If live ones are trapped, the department will try to tag them in order to track them back to their colony and then kill them.

Workers have practiced by putting fake trackers on native bald-faced hornets, according to Spichiger.

The ones for the Asian giant hornets will use radio frequency and that could present a challenge because the hornets that have been discovered in Whatcom County usually nest in the ground, meaning the signal could be lost at some point.

Regardless, they should be able to at last get vector lines back to the nest, he explained.

Officials hope to find and destroy the nest by mid-September. That's before a colony would start creating new queens and drones that could reproduce.

Until then, the colony will contain only the queen and worker Asian giant hornets, and destroying a nest before new queens emerge and mate will prevent the hornets' spread, officials explained.

If a nest is found, the state will go in at night to destroy it.

That's when most hornets will be back in their nest, Spichiger said, adding that will allow workers to turn on red lamps to see what they're doing without allowing the hornets to see.

It makes it a little bit safer, Spichiger said, and gives workers an advantage that the hornets don't have.

The state has had to order special suits because the ones used by beekeepers are too thin to protect against the hornets' sting.

About the size of an adult thumb, the Asian giant hornet, or Vespa mandarinia, is the world's largest hornet and a predator of honeybees and other insects. They are identifiable by their large yellow/orange heads.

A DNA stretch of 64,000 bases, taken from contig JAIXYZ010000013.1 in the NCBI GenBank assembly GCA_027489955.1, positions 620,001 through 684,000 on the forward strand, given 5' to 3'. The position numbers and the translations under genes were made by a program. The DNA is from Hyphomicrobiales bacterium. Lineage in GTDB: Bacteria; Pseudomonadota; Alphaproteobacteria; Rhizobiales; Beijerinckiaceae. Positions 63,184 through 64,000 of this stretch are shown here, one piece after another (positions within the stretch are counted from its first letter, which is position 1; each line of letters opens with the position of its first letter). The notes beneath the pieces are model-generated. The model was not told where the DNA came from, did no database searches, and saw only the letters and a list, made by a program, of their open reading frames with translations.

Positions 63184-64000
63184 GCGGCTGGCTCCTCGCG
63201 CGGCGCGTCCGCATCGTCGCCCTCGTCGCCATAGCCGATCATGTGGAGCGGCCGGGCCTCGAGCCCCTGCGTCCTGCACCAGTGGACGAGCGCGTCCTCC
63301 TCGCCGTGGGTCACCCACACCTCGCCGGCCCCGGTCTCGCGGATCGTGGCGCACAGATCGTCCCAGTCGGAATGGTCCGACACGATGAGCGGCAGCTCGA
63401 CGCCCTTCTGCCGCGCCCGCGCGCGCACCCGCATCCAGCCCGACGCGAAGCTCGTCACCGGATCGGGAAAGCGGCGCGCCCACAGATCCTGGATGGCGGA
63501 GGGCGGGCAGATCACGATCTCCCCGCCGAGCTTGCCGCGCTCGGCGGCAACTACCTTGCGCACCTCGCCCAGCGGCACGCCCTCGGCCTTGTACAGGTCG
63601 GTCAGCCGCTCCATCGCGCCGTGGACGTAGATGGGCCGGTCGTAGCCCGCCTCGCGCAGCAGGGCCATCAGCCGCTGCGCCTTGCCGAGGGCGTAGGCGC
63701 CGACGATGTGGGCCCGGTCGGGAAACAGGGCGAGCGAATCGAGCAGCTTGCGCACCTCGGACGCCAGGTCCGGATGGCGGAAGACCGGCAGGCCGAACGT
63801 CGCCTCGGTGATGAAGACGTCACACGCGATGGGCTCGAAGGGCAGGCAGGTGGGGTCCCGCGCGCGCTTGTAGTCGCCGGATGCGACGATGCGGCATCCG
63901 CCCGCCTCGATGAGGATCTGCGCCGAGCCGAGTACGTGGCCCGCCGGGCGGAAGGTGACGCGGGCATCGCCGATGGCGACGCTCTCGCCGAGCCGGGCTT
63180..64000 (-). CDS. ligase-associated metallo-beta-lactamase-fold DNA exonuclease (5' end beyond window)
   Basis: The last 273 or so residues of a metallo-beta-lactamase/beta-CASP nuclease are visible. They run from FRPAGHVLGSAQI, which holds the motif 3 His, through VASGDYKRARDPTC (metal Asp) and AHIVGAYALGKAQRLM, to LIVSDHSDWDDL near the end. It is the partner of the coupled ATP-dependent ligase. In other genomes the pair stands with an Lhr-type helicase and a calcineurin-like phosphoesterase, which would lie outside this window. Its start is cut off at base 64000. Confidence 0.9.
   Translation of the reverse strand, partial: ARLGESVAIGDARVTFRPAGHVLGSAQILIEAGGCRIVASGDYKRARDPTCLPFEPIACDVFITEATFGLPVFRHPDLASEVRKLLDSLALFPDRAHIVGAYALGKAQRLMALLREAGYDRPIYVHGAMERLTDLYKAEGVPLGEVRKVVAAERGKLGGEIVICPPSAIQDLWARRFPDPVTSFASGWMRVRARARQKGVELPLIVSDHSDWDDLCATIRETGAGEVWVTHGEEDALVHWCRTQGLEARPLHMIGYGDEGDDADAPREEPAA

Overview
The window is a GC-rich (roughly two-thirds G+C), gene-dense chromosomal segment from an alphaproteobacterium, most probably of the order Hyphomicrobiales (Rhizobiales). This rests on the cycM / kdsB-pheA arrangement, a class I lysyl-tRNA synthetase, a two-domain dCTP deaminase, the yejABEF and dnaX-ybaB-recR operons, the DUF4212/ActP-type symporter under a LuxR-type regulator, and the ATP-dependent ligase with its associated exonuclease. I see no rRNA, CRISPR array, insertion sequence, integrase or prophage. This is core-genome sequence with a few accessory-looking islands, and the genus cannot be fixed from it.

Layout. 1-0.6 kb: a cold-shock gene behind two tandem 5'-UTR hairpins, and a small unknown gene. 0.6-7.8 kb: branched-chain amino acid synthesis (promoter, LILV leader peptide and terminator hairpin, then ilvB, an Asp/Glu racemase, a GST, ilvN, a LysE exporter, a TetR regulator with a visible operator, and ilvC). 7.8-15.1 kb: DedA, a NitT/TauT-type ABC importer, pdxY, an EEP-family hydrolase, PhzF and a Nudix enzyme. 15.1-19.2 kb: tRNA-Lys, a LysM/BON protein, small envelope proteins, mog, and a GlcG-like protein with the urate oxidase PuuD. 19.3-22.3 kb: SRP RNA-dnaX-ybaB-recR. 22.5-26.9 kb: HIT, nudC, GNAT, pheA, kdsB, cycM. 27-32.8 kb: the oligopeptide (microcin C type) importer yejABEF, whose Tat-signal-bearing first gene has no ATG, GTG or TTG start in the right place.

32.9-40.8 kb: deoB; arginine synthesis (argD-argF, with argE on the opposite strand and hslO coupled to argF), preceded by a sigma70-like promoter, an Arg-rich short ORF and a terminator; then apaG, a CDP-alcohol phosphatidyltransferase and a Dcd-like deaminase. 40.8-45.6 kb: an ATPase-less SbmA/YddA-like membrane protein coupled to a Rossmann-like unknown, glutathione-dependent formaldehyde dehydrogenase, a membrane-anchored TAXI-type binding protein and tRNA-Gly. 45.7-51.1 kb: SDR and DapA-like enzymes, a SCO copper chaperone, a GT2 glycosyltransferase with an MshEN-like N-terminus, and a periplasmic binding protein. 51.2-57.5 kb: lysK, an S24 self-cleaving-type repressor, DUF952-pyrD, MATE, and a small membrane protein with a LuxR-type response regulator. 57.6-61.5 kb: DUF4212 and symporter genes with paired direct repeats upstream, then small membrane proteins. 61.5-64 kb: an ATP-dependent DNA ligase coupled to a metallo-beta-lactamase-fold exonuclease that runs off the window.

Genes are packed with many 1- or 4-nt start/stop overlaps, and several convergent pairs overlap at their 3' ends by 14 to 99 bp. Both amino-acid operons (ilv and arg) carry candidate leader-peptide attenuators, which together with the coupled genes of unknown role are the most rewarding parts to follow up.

The invasive hornets' native range is Asia. They also are known as the Japanese hornet, yak-killer hornet, the giant sparrow bee and popularly as murder hornets after a New York Times article.

Asian giant hornets are typically dormant during winter. They're seen usually from July through October, though most likely in August and September as the number of workers increase as a colony grows.

They primarily nest in large colonies in the ground -- in hollows formed by rotting roots, hollow trunks and rodent burrows. They can, though rarely, nest above ground in hollow trees and human structures, state agriculture officials have said.

Report it

If you think you've seen an Asian giant hornet, the Washington State Department of Agriculture wants you to report it.

Provide as much detail as you can about what you saw and where. Get a photo, if you can safely, and submit it. If you find a dead Asian giant hornet, keep it for potential testing.

Here's how to report it:

-- Go online to the Hornet Watch Report Form.

-- Email

-- Call 800-443-6684.

-- Stay updated at the Asian giant hornet watch Facebook group.

Learn more at, including how members of the public can create bottle traps for Asian giant hornets.

More than 1,800 traps -- mostly across Northwest Washington -- have been set by the department, other organizations and citizen scientists.

Those interested in trapping still have time to build and set traps on their own property, officials said.


(c)2020 The Bellingham Herald (Bellingham, Wash.)